If you eat a balanced diet, rich in colorful, high-quality, nutrient-dense plant foods, you should be getting all of the nutrients that your body needs.
Trying to eat more plants? Here are 10 ways to add more plants into your diet.
Your body is a finely tuned machine, capable of utilizing the nutrients in your food to keep you healthy.
Your precise nutrient requirements depend on your personal circumstances. Dietary patterns, such as following a vegan diet, and life stages, like pregnancy, may mean that your personal requirements of certain nutrients are higher or lower.
You can check with a healthcare professional to find out what your personal nutrient requirements are.
Nutrients are substances in food that your body needs to function. While your body needs more of certain nutrients, they are all important for your health.
Nutrients that your body needs in larger amounts are called macronutrients. These include fats, proteins, carbohydrates, and water. They each serve different and important functions.
Micronutrients are nutrients your body only needs in small amounts, and they include vitamins and minerals. Though your body requires less of them, they are also very important for your health.
To get the wide range of the necessary macronutrients and micronutrients, aim to eat a varied, colorful diet with plenty of fruits, vegetables, legumes, and whole grains.
At ZOE, we know how important nutrition is for being the healthiest version of yourself. And since every person is unique, the best way to eat for your body will vary from person to person.
With the ZOE at-home test, you can learn about your blood fat and blood sugar responses to different foods. You’ll also receive a breakdown of the “good” and “bad” bugs living in your gut.
With this, we can provide you with personalized nutrition advice specific to your body.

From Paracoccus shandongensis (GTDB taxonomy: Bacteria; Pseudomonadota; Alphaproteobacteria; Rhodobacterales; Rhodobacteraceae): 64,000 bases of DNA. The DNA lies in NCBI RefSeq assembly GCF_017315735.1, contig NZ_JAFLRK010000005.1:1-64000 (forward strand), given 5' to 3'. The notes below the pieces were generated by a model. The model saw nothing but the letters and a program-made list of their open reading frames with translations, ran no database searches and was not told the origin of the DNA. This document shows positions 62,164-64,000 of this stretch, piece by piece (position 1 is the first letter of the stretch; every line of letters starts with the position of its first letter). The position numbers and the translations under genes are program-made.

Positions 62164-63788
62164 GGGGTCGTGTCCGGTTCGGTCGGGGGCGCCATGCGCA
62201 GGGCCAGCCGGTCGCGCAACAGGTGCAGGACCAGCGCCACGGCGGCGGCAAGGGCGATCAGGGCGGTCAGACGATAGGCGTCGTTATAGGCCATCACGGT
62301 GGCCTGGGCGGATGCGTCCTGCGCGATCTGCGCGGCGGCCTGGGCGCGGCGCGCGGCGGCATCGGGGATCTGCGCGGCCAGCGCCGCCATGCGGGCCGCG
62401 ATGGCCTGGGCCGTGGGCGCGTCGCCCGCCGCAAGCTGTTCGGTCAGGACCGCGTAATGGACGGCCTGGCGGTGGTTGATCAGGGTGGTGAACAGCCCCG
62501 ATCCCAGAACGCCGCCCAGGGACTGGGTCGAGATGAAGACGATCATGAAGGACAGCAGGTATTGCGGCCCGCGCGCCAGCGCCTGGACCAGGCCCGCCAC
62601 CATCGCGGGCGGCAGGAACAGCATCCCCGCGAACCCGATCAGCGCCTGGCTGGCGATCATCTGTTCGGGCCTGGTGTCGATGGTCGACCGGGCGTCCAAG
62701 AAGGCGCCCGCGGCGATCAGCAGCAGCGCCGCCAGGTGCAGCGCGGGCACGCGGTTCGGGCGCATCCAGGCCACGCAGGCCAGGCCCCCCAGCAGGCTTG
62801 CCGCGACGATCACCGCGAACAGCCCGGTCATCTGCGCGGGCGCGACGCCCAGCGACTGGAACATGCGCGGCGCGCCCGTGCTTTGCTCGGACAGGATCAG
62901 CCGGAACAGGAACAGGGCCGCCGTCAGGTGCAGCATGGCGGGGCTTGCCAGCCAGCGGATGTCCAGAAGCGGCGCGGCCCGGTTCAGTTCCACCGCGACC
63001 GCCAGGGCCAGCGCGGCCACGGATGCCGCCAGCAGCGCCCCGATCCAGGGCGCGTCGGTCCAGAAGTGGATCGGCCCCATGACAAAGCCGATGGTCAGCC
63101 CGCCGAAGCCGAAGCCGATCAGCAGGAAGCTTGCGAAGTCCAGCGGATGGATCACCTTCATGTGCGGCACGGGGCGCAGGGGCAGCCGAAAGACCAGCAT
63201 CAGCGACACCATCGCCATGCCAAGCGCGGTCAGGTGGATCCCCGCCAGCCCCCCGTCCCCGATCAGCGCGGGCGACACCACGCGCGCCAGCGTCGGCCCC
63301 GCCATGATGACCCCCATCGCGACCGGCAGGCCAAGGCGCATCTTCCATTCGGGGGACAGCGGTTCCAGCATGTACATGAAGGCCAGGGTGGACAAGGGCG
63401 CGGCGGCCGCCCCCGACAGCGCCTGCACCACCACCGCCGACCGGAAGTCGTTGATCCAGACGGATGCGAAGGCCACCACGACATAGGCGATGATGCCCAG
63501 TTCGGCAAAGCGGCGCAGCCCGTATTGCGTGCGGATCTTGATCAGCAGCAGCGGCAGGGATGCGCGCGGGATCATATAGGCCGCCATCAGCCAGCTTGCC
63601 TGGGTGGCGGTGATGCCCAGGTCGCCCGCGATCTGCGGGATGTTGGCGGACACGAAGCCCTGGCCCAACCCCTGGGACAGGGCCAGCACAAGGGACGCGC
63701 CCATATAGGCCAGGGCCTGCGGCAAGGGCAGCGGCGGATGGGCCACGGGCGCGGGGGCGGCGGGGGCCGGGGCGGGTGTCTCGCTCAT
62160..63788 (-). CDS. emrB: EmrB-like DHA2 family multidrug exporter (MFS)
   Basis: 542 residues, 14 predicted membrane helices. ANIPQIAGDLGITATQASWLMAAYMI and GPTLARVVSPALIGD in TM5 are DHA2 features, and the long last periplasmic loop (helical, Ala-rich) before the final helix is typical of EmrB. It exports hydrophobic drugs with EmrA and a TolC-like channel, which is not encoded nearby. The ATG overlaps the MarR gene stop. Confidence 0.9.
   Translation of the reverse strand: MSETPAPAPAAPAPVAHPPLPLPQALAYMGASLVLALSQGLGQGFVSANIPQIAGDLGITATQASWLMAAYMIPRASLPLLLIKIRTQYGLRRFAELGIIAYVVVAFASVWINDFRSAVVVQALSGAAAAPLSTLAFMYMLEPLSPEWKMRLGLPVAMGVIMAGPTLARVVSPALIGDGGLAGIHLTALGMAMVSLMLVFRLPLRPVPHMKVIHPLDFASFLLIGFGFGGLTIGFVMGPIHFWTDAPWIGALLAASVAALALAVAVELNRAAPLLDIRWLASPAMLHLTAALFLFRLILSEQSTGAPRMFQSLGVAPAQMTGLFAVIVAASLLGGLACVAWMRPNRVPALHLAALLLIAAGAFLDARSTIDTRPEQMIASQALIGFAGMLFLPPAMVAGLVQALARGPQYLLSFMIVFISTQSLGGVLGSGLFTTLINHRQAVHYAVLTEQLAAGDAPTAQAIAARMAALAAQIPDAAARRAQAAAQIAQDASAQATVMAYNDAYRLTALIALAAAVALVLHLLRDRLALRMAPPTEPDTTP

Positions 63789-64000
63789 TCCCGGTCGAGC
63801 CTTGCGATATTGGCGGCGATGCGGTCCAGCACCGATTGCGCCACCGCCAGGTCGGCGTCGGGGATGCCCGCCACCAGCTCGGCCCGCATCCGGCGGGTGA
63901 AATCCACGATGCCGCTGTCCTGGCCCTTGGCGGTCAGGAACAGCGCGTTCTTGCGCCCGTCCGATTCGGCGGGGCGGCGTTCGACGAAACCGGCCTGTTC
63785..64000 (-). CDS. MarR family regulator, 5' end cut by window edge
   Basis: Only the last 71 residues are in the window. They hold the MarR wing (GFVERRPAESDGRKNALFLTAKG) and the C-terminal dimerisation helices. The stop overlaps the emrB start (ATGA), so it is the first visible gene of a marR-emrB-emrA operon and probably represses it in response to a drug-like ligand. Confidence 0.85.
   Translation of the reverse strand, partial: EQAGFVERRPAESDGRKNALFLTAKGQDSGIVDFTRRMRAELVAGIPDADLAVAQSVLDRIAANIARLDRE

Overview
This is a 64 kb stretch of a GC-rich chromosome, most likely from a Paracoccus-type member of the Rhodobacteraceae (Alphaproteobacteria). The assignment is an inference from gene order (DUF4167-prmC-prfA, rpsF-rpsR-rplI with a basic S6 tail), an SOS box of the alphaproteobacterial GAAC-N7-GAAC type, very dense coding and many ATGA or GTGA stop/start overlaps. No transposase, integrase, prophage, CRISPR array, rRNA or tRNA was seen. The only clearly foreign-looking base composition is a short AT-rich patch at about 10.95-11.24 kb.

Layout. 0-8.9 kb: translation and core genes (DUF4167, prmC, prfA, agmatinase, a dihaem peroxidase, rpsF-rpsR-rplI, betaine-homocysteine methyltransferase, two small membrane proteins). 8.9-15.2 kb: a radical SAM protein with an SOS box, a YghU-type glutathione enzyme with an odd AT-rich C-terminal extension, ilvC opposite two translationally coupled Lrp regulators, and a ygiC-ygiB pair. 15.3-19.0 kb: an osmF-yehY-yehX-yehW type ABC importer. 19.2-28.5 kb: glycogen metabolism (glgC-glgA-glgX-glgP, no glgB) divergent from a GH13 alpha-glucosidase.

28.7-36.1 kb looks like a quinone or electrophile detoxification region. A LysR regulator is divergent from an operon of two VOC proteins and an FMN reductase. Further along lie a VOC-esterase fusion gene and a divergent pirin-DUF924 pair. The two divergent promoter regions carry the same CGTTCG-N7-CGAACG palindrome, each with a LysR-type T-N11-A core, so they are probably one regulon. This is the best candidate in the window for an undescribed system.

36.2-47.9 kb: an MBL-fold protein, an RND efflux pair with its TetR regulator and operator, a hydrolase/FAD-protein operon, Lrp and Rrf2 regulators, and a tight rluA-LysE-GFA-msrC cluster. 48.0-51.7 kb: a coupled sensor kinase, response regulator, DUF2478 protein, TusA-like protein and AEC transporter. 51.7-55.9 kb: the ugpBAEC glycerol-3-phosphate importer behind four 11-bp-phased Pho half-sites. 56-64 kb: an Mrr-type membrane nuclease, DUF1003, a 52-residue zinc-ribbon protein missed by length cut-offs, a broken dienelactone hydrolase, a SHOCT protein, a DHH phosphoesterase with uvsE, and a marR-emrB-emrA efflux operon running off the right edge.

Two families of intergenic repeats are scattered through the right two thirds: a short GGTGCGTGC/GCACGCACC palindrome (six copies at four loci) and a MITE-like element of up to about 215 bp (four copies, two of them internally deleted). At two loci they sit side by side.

Take our free quiz to get started.
Added and free sugars should be as low as possible. (2022). https://www.efsa.europa.eu/en/news/added-and-free-sugars-should-be-low-possible
Biochemistry, lipids. StatPearls. (2022). https://www.ncbi.nlm.nih.gov/books/NBK525952/
Biotin. (2022). https://ods.od.nih.gov/factsheets/Biotin-HealthProfessional/
Calcium. (2022). https://ods.od.nih.gov/factsheets/Calcium-HealthProfessional/
Carbohydrates. (2018). https://www.heart.org/en/healthy-living/healthy-eating/eat-smart/nutrition-basics/carbohydrates
Cobalt. (n.d.). https://www.nidirect.gov.uk/articles/cobalt
Copper. (2021). https://ods.od.nih.gov/factsheets/Copper-HealthProfessional/
Dehydrated? These 7 foods will satisfy your thirst and hunger. (2020). https://health.clevelandclinic.org/dehydrated-these-7-foods-will-satisfy-your-thirst-and-hunger/
Dietary fats and cardiovascular disease: a presidential advisory from the American Heart Association. Circulation. (2017). https://www.ahajournals.org/doi/10.1161/CIR.0000000000000510?url_ver=Z39.88-2003&rfr_id=ori%3Arid%3Acrossref.org&rfr_dat=cr_pub++0pubmed
Facts about saturated fats. (2020). https://medlineplus.gov/ency/patientinstructions/000838.htm
Fluoride. (2022). https://ods.od.nih.gov/factsheets/Fluoride-HealthProfessional/
Folate. (2021). https://ods.od.nih.gov/factsheets/Folate-HealthProfessional/